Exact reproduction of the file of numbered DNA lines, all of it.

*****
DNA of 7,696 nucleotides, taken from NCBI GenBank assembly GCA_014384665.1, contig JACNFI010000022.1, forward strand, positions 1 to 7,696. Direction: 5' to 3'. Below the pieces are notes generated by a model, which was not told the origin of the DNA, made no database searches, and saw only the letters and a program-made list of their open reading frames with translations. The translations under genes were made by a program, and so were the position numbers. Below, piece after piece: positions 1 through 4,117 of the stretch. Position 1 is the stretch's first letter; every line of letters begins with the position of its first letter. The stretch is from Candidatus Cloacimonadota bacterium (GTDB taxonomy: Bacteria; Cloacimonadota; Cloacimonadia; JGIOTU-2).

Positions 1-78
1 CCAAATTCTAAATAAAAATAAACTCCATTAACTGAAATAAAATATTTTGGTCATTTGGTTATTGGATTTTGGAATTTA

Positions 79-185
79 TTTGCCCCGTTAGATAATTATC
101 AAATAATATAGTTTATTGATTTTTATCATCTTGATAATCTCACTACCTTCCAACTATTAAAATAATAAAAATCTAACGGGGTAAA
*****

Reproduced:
DNA of 7,696 nucleotides, taken from NCBI GenBank assembly GCA_014384665.1, contig JACNFI010000022.1, forward strand, positions 1 to 7,696. Direction: 5' to 3'. Below the pieces are notes generated by a model, which was not told the origin of the DNA, made no database searches, and saw only the letters and a program-made list of their open reading frames with translations. The translations under genes were made by a program, and so were the position numbers. Below, piece after piece: positions 1 through 4,117 of the stretch. Position 1 is the stretch's first letter; every line of letters begins with the position of its first letter. The stretch is from Candidatus Cloacimonadota bacterium (GTDB taxonomy: Bacteria; Cloacimonadota; Cloacimonadia; JGIOTU-2).

Positions 1-78
1 CCAAATTCTAAATAAAAATAAACTCCATTAACTGAAATAAAATATTTTGGTCATTTGGTTATTGGATTTTGGAATTTA

Positions 79-185
79 TTTGCCCCGTTAGATAATTATC
101 AAATAATATAGTTTATTGATTTTTATCATCTTGATAATCTCACTACCTTCCAACTATTAAAATAATAAAAATCTAACGGGGTAAA